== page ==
In The Wept of Wish-ton-Wish, Cooper paints a mixed portrait of the Puritans. At one extreme is the Rev. Meek Wolfe, a dark figure whose religious fanaticism is lightened only here and there by kindness or virtue. As the reverend’s name suggests, his is a “lofty and pretending humility” combined with a thirst for blood. He is so narrow-minded and self-righteous that he can see only one set of opinions, his own (264). A demagogue, he uses his rhetorical skills and his position as minister to incite his parishioners to war (thus he conforms to a familiar characterization of the Puritan, a Bible in one hand, a sword in the other). In describing how the settlers “poured out of the temple in defence of person and fireside, and as they believed, of religion and of God” (273), Cooper under scores their bigotry and Wolfe’s demagoguery with the ironic aside, “as they believed.” And he adds, “The Army of Mohamet itself was scarcely less influenced by fanaticism than these blinded zealots ... most of them were fully prepared to become ministers of vengeance” (324). Furthermore, it is Wolfe who is responsible for the death of Conanchet [Cooper’s spelling of the historical Canonchet], for he hands the young chief over to his enemies knowing that they will kill him. Troubled by this ethical breach, the Puritan commissioners hurry away, “with consciences that re quired some aid from the stimulus of their subtle doctrines. ... They were, however, ingenious casuists, and as they hurried along their return path, most of the party were satisfied that they had rather manifested a merciful interposition, than exercised any act of positive cruelty” (376). The “ingenious casuistry” of the Puritans, their ability to manipulate their reasoning so as to rationalize their ethical failings, leads Cooper to question their moral leadership. One can almost hear the novel’s narrator breathe a sigh of relief when at the end of the story he introduces the present minister of the valley, one Meek Lamb, who though a descendant of his aptly named predecessor, has undergone not only a change in name but in “doctrinal interpretations of duty” (399).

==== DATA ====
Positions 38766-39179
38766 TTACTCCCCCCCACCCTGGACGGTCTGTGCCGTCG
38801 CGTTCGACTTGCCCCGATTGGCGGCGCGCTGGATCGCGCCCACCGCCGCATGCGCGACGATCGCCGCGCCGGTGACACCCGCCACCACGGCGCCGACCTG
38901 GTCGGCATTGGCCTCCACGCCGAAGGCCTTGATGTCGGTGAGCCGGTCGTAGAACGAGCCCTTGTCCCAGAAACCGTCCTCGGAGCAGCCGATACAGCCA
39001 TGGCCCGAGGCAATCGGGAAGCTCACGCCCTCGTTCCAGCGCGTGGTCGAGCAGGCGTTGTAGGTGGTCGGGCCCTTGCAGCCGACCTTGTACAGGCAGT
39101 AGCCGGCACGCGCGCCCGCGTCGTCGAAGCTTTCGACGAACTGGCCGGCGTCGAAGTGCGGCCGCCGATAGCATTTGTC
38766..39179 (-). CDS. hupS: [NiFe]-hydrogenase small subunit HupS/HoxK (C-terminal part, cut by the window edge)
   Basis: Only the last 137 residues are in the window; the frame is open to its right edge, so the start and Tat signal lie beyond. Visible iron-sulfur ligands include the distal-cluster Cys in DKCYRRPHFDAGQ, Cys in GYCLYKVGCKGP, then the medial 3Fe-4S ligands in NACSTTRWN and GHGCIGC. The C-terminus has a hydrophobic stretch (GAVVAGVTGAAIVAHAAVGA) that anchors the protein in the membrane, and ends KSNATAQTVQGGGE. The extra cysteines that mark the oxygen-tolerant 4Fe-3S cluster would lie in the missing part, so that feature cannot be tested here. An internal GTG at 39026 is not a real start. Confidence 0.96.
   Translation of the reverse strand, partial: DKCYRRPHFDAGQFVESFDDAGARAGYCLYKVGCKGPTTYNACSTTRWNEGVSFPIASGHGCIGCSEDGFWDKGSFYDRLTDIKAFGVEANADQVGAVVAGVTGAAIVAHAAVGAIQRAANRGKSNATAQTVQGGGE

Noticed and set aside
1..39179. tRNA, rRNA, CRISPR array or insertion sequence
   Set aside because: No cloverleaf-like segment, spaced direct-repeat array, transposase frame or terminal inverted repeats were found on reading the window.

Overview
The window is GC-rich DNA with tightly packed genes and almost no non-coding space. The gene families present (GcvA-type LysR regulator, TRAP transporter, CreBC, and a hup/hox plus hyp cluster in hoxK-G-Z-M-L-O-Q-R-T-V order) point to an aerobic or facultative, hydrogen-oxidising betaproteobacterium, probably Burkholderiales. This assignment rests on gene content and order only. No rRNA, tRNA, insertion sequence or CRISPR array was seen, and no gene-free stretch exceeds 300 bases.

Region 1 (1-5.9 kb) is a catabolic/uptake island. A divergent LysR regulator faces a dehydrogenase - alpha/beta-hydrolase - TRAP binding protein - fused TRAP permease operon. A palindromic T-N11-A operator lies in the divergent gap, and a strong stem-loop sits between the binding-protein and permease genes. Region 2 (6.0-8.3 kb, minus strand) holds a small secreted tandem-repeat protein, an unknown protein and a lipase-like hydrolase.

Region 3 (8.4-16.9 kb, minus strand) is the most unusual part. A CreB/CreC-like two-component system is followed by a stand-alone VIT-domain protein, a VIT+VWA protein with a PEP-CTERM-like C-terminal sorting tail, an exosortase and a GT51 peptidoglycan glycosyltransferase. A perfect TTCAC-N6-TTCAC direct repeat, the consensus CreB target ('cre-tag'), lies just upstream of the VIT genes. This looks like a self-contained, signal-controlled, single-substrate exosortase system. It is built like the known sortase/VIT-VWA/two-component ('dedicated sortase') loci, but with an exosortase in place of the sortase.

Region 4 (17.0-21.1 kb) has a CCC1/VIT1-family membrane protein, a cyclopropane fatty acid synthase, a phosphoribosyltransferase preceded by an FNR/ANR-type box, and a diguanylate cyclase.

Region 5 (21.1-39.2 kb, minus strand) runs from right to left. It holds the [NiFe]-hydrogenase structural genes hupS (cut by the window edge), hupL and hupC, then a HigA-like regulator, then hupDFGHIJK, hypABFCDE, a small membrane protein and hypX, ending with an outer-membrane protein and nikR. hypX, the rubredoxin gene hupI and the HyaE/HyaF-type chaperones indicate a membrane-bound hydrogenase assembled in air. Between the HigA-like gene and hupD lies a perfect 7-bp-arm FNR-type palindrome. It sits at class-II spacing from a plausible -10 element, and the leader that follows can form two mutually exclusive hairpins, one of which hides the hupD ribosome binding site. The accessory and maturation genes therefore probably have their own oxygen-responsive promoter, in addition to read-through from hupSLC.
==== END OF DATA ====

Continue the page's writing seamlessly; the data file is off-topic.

Balanced against Wolfe is the depiction of the “venerable religionist,” Mark Heathcote. It is he who holds the family together, who imposes orderly settlement on the valley of the Wish-ton- Wish, who shelters the regicide, Submission, and who prays for forgiveness, not vengeance, for the Indians who have attacked the village. Yet even he is shown to have weaknesses related to his faith: once or twice the veneer of his humility cracks, as when we are told that he has been known to allude to a “Sir Mark” in his ancestry; excitement flares in the old soldier’s eyes when Indian attacks allow him to take up his sword once again; and, like most of his countrymen in the mid seventeenth century, he believes in witchcraft. More serious than these minor faults, however, is Heathcote’s refusal inability is perhaps a better word to comprehend the Indians’ resentment of the white settlers. Though Heathcote has created “in the seemingly endless maze of the wilderness ... a picture of prosperity and peace” (17), settlement is not without cost. The returned captive, Whittal Ring, speaks for the Narragansetts when he says:
Tall trees and shady woods, rivers and lakes filled with fish, and deer and beaver plentiful as the sand on the seashore. All this land and water the Great Spirit gave to men of red skins, for them he loved. ... [Then] big canoes came out of the rising sun, and brought a hungry and wicked people into the land. ... Oh, they are wicked knaves! A pale-face is a panther (241- 242).
Still, Heathcote and his band cling to the notion that they have a right to the valley: “What we enjoy, we enjoy rightfully” (149), Ruth explains to the young Conanchet. Nor are these Puritans content to take only the Indians’ lands; they want their souls as well. Hope of converting his young captive to Christianity burns in Heathcote’s breast like a “sort of ruling passion” (89). Heathcote does not understand the Indians and therefore cannot bring the two cultures together. Heathcote has many good qualities, but even he ultimately fails as a leader. Although he tames the wilder ness and guides the settlement towards prosperity, he cannot comprehend the cost, and in the end, his blindness contributes to the outbreak of King Philip’s War and to the specific tragedies that close the novel. Here, as in The Last of the Mohicans, the deaths of Conanchet, his beloved Narra-Mattah (young Ruth, the “wept” of the book’s title), and their half-white, half-red infant, represent the impossibility of bridging the gulf between these two so different cultures.